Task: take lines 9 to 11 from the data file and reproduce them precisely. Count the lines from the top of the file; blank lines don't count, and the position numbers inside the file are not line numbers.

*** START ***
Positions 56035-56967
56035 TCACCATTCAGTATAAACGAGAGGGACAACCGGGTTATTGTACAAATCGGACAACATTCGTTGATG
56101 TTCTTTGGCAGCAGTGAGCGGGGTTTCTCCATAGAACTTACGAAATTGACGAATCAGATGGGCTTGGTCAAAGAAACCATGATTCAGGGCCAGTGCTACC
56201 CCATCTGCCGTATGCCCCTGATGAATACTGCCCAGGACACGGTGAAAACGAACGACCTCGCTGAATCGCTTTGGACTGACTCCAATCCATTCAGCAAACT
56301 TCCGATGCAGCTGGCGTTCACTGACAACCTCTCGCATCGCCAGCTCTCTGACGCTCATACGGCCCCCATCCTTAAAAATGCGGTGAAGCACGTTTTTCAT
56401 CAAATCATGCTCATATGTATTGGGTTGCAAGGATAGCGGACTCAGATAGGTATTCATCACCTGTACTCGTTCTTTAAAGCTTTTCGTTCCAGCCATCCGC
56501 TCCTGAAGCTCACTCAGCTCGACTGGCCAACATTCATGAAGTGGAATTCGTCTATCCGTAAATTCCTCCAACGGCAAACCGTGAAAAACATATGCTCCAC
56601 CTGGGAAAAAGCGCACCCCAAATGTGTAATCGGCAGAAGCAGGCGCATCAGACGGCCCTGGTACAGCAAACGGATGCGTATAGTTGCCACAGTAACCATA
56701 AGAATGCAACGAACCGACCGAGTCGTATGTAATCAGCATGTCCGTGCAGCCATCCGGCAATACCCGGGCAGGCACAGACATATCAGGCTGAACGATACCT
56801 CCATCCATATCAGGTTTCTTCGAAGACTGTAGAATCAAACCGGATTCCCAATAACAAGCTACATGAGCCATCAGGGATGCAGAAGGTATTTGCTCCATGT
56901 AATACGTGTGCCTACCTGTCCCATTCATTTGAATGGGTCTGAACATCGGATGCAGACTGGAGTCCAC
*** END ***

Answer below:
56701 AGAATGCAACGAACCGACCGAGTCGTATGTAATCAGCATGTCCGTGCAGCCATCCGGCAATACCCGGGCAGGCACAGACATATCAGGCTGAACGATACCT
56801 CCATCCATATCAGGTTTCTTCGAAGACTGTAGAATCAAACCGGATTCCCAATAACAAGCTACATGAGCCATCAGGGATGCAGAAGGTATTTGCTCCATGT
56901 AATACGTGTGCCTACCTGTCCCATTCATTTGAATGGGTCTGAACATCGGATGCAGACTGGAGTCCAC